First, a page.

Nicene and Post-Nicene Fathers: Series I/Volume IV/Manichaean Controversy/On the Morals of the Catholic Church/Chapter 31

From Wikisource
Jump to: navigation, search

Chapter 31.—The Life of the Anachoretes and Cœnobites Set Against the Continence of the Manichæans.

65.  What must we think is seen by those who can live without seeing their fellow-creatures, though not without loving them?  It must be something transcending human things in contemplating which man can live without seeing his fellow-man.  Hear now, ye Manichæans, the customs and notable continence of perfect Christians, who have thought it right not only to praise but also to practise the height of chastity, that you may be restrained, if there is any shame in you, from vaunting your abstinence before uninstructed minds as if it were the hardest of all things.  I will speak of things of which you are not ignorant, though you hide them from us.  For who does not know that there is a daily increasing multitude of Christian men of absolute continence spread all over the world, especially in the East and in Egypt, as you cannot help knowing?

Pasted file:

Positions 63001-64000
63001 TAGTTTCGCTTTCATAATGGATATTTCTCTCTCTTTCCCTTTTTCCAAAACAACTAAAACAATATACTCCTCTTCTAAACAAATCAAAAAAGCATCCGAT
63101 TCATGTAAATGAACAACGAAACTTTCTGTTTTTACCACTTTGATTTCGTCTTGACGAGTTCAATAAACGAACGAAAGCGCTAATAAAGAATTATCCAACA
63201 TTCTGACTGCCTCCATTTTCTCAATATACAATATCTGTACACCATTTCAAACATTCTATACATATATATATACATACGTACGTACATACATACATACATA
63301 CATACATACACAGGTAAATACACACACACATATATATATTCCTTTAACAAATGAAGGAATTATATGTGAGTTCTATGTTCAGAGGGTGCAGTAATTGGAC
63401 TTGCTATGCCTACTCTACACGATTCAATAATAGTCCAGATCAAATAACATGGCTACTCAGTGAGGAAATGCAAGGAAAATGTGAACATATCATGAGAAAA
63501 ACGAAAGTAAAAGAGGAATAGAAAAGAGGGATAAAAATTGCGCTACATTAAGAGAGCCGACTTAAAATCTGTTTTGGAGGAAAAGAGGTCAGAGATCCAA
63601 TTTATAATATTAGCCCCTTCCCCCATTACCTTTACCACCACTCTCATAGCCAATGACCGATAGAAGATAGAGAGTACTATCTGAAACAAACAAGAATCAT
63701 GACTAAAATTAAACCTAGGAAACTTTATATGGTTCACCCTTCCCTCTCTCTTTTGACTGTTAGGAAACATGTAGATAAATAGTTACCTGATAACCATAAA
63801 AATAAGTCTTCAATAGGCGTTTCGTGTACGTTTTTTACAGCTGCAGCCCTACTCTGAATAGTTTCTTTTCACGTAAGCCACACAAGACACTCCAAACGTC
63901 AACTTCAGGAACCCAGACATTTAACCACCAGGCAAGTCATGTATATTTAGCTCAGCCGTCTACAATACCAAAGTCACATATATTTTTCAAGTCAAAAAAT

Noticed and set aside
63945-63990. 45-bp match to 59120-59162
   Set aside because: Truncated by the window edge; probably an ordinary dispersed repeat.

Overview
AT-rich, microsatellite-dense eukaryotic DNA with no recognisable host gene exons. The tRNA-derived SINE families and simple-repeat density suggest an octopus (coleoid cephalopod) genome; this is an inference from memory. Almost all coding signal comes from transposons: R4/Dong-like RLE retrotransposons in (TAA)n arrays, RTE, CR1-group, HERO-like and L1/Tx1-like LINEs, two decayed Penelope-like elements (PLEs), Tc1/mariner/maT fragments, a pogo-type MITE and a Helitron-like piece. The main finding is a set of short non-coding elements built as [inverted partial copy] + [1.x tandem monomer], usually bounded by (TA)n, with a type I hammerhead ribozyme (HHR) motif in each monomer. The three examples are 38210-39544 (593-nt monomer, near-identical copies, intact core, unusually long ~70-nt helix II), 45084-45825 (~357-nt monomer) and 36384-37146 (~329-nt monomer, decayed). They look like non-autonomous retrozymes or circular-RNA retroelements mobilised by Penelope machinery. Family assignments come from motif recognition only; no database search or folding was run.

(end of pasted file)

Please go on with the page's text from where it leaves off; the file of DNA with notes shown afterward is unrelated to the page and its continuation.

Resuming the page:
66.  I will say nothing of those to whom I just now alluded, who, in complete seclusion from the view of men, inhabit regions utterly barren, content with simple bread, which is brought to them periodically, and with water, enjoying communion with God, to whom in purity of mind they cleave, and most blessed in contemplating His beauty, which can be seen only by the understanding of saints.  I will say nothing of them, because some people think them to have abandoned human things more than they ought, not considering how much those may benefit us in their minds by prayer, and in their lives by example, whose bodies we are not permitted to see.  But to discuss this point would take long, and would be fruitless; for if a man does not of his own accord regard this high pitch of sanctity as admirable and honorable, how can our speaking lead him to do so?  Only the Manichæans, who make a boast of nothing, should be reminded that the abstinence and continence of the great saints of the Catholic Church has gone so far, that some think it should be checked and recalled within the limits of humanity,—so far above men, even in the judgment of those who disapprove, have their minds soared.